Improving your credit is a great way to better your overall financial standing. But tackling this task first requires knowing where your credit stands.

Many of the online offers you see for free or $1 credit scores come with strings attached, which often involve a temporary trial for a credit-monitoring subscription program. These programs will likely run you $15-20 a month -- unless you cancel before that period ends.

Numerous sites feature these offers, including those for the three credit-reporting bureaus: Experian, Equifax and TransUnion. But it is possible to get your credit score and credit report online for free with less fuss -- if you know where to look.

Your credit score

There are sites where you can obtain your credit score without shelling out any money or enrolling in a credit-monitoring program, including:

  • Credit Sesame (CreditSesame.com): Upon answering some questions, including queries on your Social Security number and financial goals, up pops your credit score.
  • Credit Karma (CreditKarma.com): Your score displays after you provide data about yourself, including the last four digits of your Social Security number. Because it's free, you must agree to e-mail updates on your credit report and notices about your credit profile. Also, you'll receive e-mail offers from advertisers, but Credit Karma doesn't give your personal information to any third party.

Because these sites rely on advertising and product sales for their revenue, the information you receive will be free to you. But if you'd prefer to obtain all of your individual scores directly from the bureaus, each offers individual scores for a one-time fee:

  • TransUnion (TransUnion.com, 800-888-4213): $9.95 for credit score, $11.50 for credit report
  • Equifax (Equifax.com, 800-685-1111): $15.95 for credit score
  • Experian (Experian.com, 888-397-3742): $14.95 for credit report and score
  • FICO (myFICO.com, 800-319-4433): $19.95 for credit report and score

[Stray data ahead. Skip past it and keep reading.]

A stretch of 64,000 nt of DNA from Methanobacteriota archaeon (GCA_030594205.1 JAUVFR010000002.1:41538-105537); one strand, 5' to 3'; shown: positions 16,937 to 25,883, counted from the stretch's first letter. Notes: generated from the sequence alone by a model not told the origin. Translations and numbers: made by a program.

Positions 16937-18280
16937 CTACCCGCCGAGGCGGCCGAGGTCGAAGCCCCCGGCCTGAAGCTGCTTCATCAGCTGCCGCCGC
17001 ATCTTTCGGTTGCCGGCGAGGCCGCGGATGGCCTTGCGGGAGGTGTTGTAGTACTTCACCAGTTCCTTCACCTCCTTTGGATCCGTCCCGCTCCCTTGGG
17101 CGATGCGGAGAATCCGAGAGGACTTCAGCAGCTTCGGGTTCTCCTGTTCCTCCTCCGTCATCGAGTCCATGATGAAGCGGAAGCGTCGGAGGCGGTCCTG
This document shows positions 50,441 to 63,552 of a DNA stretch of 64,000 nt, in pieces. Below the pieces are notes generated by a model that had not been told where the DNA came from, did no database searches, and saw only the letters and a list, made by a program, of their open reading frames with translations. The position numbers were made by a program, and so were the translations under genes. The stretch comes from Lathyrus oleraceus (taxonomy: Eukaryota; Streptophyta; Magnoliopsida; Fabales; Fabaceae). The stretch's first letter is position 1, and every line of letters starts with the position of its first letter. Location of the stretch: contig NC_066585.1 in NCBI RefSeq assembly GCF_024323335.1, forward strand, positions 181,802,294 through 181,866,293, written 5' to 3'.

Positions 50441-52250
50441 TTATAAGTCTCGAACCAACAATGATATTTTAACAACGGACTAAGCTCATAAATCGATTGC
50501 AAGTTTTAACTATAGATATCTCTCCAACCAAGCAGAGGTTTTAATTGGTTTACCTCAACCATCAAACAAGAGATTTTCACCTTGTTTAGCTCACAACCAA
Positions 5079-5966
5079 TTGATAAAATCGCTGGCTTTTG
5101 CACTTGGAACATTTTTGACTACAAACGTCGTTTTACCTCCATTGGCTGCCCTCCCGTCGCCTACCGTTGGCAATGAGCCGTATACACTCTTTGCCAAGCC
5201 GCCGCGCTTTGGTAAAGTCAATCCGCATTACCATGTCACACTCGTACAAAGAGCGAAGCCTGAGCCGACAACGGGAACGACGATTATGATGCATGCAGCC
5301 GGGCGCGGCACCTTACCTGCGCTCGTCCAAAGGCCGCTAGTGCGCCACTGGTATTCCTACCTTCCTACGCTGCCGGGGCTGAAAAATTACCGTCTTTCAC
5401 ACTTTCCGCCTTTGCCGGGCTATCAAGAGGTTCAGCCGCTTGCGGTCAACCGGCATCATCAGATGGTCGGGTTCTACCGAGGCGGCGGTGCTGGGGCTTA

Because the bureaus appear to favor selling credit-monitoring programs over these types of one-off sales, finding these offers may require some searching on their sites.

Your credit report

Your credit report contains information about you and your credit habits, including how you pay your bills, what credit cards and debt you have, whether you've filed for bankruptcy and whether you've been sued or arrested. It can also show problems, such as outstanding debts you aren't aware you owe, that could be lowering your credit score. 
 

It's wise to review your credit report at least annually to check for identity theft and other inaccuracies, and this site offers free annual credit reports with no strings attached:

  • Annual Credit Report Request Service (AnnualCreditReport.com): The site, which is the result of federal rules that grants consumers free annual access to their credit reports, offers information from all three bureaus. You can request your reports online or by mail or phone. You'll have to provide personal information, including your Social Security number, but the process is generally quick and straightforward.

Then, with your credit report and score in hand, you can identify the steps needed to boost your score and strengthen your financial situation.

The original article can be found at SavingsAccounts.com:
Free and simple ways to view your credit